There's no trail now so I pick the path of least resistance and keep the pedal to the metal. We hiked this before many years ago. She knows the way...
|Shredding paintbrush, aiming for the saddle.
Which serves to remind me, where's Bobbie?
I scan down-basin. Nothing but flower-speckled emptiness.
Maybe she's having an off day, I think, just taking her time and smelling the fireweed.
The tundran gradient steepens. It's relentless, but I'm on a demon killing mission. They'll be dead any minute now.
About that time I start to feel a little dizzy. Assuming it's low blood sugar due to skipping breakfast, I pop a caffeinated Shot Block. The ridge-line saddle is over 13,000 feet and I'm almost there. For some reason it seems harder than last time. Can a decade make that much difference? Apparently so after a "certain age." What year was that? Bobbie will know, I'll ask her...when I find her.
I can see for miles and she's nowhere in sight. Hmmm.
|A peek at the peak from the saddle.
Arrow and Vestal and the rest of the awesome Grenadier Mountains poke the southern horizon. I have them all to myself...which reminds me again that Bobbie is AWOL. Bobbie!
|Arrow and Vestal, outstanding in their field of Grenadiers!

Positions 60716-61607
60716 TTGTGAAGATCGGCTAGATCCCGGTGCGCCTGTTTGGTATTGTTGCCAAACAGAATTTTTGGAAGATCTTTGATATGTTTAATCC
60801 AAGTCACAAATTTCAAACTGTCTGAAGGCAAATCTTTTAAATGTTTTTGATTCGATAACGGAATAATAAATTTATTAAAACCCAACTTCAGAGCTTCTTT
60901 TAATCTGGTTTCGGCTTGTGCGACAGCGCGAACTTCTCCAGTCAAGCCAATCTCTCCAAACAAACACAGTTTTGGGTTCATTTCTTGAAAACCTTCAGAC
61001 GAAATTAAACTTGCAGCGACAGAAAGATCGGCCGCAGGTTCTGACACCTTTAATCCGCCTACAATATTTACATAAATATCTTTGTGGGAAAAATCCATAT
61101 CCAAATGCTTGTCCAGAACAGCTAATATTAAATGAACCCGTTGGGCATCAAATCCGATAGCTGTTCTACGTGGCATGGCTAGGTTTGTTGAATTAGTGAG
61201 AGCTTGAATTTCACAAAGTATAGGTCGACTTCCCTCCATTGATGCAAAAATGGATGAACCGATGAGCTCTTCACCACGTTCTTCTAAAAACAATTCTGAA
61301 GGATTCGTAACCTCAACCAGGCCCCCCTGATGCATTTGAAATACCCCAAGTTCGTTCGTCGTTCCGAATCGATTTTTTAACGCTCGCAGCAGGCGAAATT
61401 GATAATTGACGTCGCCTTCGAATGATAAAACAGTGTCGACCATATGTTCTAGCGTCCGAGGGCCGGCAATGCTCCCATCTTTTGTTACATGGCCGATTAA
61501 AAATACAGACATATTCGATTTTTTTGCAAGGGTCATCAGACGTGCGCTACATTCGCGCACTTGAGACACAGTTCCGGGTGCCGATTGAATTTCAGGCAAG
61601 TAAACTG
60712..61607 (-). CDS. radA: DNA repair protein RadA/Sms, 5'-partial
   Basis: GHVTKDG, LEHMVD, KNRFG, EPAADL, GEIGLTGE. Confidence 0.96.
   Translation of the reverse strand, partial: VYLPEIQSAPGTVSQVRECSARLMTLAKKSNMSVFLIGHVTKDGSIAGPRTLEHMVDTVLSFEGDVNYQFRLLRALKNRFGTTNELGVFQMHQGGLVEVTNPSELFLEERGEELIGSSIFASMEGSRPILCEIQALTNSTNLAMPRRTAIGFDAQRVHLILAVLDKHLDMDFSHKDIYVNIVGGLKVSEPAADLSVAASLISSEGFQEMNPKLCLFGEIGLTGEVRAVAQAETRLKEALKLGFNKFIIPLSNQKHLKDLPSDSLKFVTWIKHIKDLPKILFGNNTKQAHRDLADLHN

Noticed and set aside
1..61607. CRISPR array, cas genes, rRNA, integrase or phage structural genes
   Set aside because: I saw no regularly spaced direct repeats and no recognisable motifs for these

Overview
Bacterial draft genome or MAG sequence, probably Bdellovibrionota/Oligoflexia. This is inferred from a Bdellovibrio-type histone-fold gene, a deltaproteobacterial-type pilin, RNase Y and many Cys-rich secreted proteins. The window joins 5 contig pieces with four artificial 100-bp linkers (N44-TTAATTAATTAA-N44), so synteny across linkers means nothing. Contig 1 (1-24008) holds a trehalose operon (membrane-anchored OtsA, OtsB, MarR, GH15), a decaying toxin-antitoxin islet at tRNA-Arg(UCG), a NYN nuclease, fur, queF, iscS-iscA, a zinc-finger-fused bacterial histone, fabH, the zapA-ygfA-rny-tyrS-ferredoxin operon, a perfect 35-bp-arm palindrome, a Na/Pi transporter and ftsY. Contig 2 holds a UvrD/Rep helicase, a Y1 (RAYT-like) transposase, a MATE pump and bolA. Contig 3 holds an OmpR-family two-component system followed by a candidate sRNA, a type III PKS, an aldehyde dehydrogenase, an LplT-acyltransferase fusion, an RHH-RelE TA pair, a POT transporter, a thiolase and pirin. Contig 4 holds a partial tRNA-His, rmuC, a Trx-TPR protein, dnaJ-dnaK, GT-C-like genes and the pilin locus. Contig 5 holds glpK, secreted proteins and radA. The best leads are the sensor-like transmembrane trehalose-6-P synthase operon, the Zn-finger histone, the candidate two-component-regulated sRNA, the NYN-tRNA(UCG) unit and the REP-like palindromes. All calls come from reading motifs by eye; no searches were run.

Where is that woman, I worry.
|The road up Kendall does not go to the top. Runners must scramble the last portion using all fours.
Feeling unsteady, I take shelter from the wind among some rocky spires. I feel like I should start down, just in case. But it would be a shame to not spend time after all the effort to get here. A couple more steps nearer to the summit I plop my pack and ass down again. I devour a Cliff Bar while gazing off to the Grenadiers, zooming in on Yosemite-like slabs of granite...
I decide to play it safe and forego the summit due to wind and wooziness, descending via a more northerly route in hopes of catching a glimpse of Silver Lake from the north flank.
Shortly, I'm mired in a slope of tipsy boulders on shaky legs. I feel lightheaded and weak...and alone. Out of an abundance of caution, I slow down and focus. A few steps and I'm forced to sit again. Low blood sugar? Dehydrated? Altitude sickness? Did I come up too fast? I opt for another Shot Bloc, gambling that its a blood sugar thing (thank you for that genetic defect, Mother Dear).
After a 10 minute break, I decide to pass on Silver Lake and make a slow, step-by-step descent to get down, down, down....just in case it's altitude sickness that's making me ill (though I don't feel headachy or nauseous).
I pull hard on my hydropack in case it's dehydration (I haven't peed all day). I've got at least 2500 feet of elevation to lose, most of it steep and loose, which, to me, is more taxing than going up. I stop a couple more times due to lightheadedness and shakes, choke down another Cliff Bar. A couple more photos and I'm done in. I put the camera away and focus on getting my body to lower altitude.
How ironic that only 30 minutes ago I was Tough Guy, reveling in being alone above 13,000 feet.
Not so much now...
To be (or not to be) continued...